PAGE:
Jumuiya Women Fund

Programme Principles

At Jumuiya Women Fund, our funding strategy is guided by a set of core principles that ensure each project we support not only aligns with our feminist mandate but also drives substantial, long-lasting change. Our grantees are required to embrace these principles in their project execution:

  1. Women-Centered: Every project must prioritize women’s interests, ensuring that their needs and rights are at the forefront of all initiatives. This approach seeks to empower women directly and make them central figures in their communities.

  2. Responsive and Participatory: Projects should be designed and implemented with active participation from the women they aim to help. This ensures that the initiatives are responsive to the real and evolving needs of these women.

  3. Sustainable: Sustainability is crucial. We support projects that promise lasting impacts, capable of continuing and growing without constant external support. Sustainability also encompasses environmental, economic, and social dimensions to ensure projects do not harm the ecosystems or communities they serve.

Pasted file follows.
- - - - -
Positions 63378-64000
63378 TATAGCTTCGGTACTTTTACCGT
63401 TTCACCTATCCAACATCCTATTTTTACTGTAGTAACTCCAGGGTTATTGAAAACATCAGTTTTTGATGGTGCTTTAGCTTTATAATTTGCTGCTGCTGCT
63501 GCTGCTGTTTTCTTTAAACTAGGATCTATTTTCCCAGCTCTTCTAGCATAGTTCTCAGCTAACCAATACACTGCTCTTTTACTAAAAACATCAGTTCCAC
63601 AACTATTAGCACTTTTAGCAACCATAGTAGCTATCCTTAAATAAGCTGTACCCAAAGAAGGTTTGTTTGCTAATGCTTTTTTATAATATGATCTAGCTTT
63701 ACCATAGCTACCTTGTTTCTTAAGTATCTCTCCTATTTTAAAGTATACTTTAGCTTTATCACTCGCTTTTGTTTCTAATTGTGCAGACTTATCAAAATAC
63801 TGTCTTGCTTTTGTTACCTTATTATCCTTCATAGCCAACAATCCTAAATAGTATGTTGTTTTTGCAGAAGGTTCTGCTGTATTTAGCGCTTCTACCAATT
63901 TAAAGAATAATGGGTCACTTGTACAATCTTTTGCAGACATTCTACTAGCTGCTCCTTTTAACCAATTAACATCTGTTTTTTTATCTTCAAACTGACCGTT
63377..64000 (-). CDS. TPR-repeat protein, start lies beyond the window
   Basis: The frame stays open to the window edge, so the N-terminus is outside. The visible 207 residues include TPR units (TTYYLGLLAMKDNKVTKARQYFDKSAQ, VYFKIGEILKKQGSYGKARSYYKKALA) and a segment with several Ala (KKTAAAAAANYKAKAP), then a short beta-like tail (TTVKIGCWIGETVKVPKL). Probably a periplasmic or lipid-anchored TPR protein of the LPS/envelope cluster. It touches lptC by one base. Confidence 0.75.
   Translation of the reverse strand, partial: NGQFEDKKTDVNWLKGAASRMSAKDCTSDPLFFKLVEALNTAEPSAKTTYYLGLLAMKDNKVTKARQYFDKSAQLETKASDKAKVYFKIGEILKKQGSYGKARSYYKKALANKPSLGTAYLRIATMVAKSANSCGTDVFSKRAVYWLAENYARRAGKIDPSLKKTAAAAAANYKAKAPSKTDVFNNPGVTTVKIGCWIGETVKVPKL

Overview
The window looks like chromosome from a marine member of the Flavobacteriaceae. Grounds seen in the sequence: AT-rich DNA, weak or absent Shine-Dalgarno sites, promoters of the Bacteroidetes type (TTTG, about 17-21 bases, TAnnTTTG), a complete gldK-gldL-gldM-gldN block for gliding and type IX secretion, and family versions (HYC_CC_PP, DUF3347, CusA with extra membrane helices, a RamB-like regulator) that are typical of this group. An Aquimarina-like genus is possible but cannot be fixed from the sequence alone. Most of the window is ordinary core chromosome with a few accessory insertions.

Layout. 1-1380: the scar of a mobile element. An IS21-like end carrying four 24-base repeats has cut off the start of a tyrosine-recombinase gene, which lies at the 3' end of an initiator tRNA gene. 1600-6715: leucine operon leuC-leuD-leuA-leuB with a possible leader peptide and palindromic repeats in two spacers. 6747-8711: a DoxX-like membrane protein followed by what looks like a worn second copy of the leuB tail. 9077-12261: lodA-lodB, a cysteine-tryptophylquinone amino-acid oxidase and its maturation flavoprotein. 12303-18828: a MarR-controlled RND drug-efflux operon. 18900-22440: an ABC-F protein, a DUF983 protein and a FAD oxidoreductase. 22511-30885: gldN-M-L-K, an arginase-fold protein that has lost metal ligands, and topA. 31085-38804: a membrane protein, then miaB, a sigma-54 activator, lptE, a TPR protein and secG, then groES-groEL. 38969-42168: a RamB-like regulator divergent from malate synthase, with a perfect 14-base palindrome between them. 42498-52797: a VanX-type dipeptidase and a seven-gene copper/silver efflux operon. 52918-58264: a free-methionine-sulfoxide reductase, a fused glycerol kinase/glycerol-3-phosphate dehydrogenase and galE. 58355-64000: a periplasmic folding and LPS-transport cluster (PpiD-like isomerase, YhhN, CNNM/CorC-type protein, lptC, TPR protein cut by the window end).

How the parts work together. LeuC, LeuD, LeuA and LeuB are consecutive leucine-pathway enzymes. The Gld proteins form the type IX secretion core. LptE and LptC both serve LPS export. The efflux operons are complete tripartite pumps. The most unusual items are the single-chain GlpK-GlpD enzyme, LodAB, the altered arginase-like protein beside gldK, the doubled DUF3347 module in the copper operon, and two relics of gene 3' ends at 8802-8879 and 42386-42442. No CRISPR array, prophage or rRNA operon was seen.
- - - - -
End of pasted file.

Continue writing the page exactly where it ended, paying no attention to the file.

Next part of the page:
4. Strengths-Based: We believe in harnessing the existing strengths and capabilities of women and their communities. Projects should build on these assets to promote empowerment and self-reliance.

  5. Awareness of Micro-Macro Links: Understanding the connection between local actions and broader systemic change is vital. Projects should serve as learning sites where insights gained contribute to wider discourses on gender and development.

  6. Long-Term and Flexible: Flexibility is key to adapting to the complex realities of gender-focused development work. Projects should be designed to evolve over time, responding to new challenges and opportunities as they arise.

At the heart of the Fund’s program model is the belief that an evidence base is needed and that this evidence base must be well documented and widely disseminated if this change is to be systemic. The Fund is committed to long-term partnerships. Where JWF is not able to be a long-term partner it emphasizes the need for exit plans or sustainability plans beyond JWF’s support.


The JWF is a responsive and flexible donor that provides funding for projects that aim to address the systemic and structural causes of inequality. It takes an organic approach to its grant-making, which acknowledges the complexity and the dynamism of Kenya’s current situation. JWF believes that the best approach to program development is to respond to what emerges from the sector. JWF relies on the guidance of its Board of Trustees, which considers and approves every grant in the context of JWF’s Theory of Change. In practice then, the Fund’s program is designed around its grant making rather than the reverse.